Resistance of tumours to taxanes causes chemotherapy failure in numerous patients. Resistance is partly due to the low tumour uptake of taxanes and their rapid metabolism. Structural modifications of taxanes can reduce their P-glycoprotein-related efflux or decrease metabolism and consequently increase taxane efficiency. This study compared cytotoxicity and effects of the cell cycle, transport and metabolism of novel taxanes SB-T-1102, SB-T-1103, SB-T-1214 and SB-T-1216, fluorinated SB-T-12851, SB-T-12852, SB-T-12853, SB-T-12854 and IDN5109 with paclitaxel in paclitaxel-sensitive (MDA-MB-435) and paclitaxel-resistant (NCI/ADR-RES) human cancer cells. We have shown before that NCI/ADR-RES cells were 1,000-fold less sensitive to paclitaxel than MDA-MB-435 cells in correspondence to P-glycoprotein overexpression and up to 20-fold lower uptake of the drug in the resistant cells. The uptake of novel taxanes was 1.2 to 3.8 times lower than that of paclitaxel in the MDA-MB-435 cells, but 1.5 to 6.5 times higher in NCI/ADR-RES cells. NCI/ADR-RES cells were correspondingly only 2- to 6.6-fold less sensitive than the MDA-MB-435 cells to novel taxanes. Both cell lines showed minimal metabolism of the novel taxanes which was therefore not responsible for their different sensitivity, the observed differences in their individual efficiency and higher effects than paclitaxel. All novel taxanes caused G(2)/M block of the cell cycle similar to paclitaxel, but lower at concentrations by order of magnitude. Thus, structural modifications of taxanes resulting in their decreased P-glycoprotein-related transport probably caused their higher efficiency than paclitaxel in multidrug-resistant NCI/ADR-RES tumour cells. PMID:22855252

  15. Thermal Modeling of Al-Al and Al-Steel Friction Stir Spot Welding

    NASA Astrophysics Data System (ADS)

    Jedrasiak, P.; Shercliff, H. R.; Reilly, A.; McShane, G. J.; Chen, Y. C.; Wang, L.; Robson, J.; Prangnell, P.

    2016-07-01

    This paper presents a finite element thermal model for similar and dissimilar alloy friction stir spot welding (FSSW). The model is calibrated and validated using instrumented lap joints in Al-Al and Al-Fe automotive sheet alloys. The model successfully predicts the thermal histories for a range of process conditions. The resulting temperature histories are used to predict the growth of intermetallic phases at the interface in Al-Fe welds. Temperature predictions were used to study the evolution of hardness of a precipitation-hardened aluminum alloy during post-weld aging after FSSW.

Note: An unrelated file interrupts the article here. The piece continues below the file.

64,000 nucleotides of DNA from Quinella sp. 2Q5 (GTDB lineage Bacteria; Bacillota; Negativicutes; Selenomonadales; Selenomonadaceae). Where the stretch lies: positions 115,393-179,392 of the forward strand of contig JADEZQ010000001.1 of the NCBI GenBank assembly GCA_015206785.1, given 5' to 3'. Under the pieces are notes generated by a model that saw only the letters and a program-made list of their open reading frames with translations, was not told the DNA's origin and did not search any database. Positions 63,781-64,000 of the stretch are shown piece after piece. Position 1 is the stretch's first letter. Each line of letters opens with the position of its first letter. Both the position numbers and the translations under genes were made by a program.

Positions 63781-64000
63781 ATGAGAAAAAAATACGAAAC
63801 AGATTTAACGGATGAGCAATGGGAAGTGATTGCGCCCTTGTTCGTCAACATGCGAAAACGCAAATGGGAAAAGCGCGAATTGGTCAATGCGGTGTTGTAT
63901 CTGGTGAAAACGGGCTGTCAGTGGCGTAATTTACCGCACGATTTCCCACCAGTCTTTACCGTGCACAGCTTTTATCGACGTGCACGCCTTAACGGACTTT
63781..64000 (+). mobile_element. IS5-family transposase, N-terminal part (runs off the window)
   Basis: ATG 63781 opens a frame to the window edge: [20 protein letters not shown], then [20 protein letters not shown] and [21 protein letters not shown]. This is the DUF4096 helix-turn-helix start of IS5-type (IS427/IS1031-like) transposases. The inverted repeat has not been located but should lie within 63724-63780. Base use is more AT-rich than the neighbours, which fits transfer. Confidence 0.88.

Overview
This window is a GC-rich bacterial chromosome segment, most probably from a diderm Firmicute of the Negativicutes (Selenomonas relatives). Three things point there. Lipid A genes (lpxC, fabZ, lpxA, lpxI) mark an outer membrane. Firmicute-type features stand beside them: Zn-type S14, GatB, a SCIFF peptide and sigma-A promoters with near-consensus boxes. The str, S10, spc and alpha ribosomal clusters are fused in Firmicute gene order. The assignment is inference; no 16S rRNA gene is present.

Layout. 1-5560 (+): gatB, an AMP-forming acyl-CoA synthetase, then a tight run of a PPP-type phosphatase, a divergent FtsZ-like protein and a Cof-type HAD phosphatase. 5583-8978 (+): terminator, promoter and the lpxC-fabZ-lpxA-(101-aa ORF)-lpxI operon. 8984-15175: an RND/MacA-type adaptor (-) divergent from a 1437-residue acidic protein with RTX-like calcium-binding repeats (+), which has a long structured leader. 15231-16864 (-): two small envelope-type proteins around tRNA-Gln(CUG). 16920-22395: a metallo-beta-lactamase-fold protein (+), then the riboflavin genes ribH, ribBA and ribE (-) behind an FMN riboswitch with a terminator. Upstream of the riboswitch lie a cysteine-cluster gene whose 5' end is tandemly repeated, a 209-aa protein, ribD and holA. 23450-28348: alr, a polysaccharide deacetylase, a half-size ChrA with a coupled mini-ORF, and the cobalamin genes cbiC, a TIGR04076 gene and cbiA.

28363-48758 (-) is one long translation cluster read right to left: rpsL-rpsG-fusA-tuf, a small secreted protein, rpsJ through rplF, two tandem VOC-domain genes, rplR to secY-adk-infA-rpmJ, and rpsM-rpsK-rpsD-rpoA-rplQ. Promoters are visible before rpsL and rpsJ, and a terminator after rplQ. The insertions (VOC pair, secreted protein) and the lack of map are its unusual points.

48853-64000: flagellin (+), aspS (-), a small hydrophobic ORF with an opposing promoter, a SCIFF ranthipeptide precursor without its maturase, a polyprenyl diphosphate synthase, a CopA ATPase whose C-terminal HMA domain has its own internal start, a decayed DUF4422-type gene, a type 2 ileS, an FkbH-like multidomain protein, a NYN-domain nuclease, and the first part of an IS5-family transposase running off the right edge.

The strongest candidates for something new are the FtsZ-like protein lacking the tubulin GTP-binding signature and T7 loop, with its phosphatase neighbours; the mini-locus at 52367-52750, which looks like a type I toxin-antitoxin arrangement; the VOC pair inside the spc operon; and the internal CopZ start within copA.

16. The February 24, 2010 substorm: a refined view involving a pseudobreakup/expansive phase/poleward boundary intensification sequence

    NASA Astrophysics Data System (ADS)

    Connors, Martin; Russell, Christopher T.; Chu, Xiangning; McPherron, Robert L.

    2015-12-01

    A substorm on February 24, 2010 was chosen for study by Connors et al. (Geophys. Res. Lett. 41:4449-4455, 2014) due to simple symmetric subauroral magnetic perturbations observed in North America. It was shown that a substorm current wedge (SCW) three-dimensional current model could represent these perturbations well, gave a reasonable representation of auroral zone perturbations, and matched field-aligned currents determined in space from the Active Magnetosphere and Planetary Electrodynamics Response Experiment (AMPERE) project. The conclusion was that substorm onset was at approximately 4:30 UT and that the substorm current wedge (SCW) formed in the region 1 (more poleward) current system.

  17. Modeling neuronal vulnerability in ALS.

    PubMed

    Roselli, Francesco; Caroni, Pico

    2014-08-20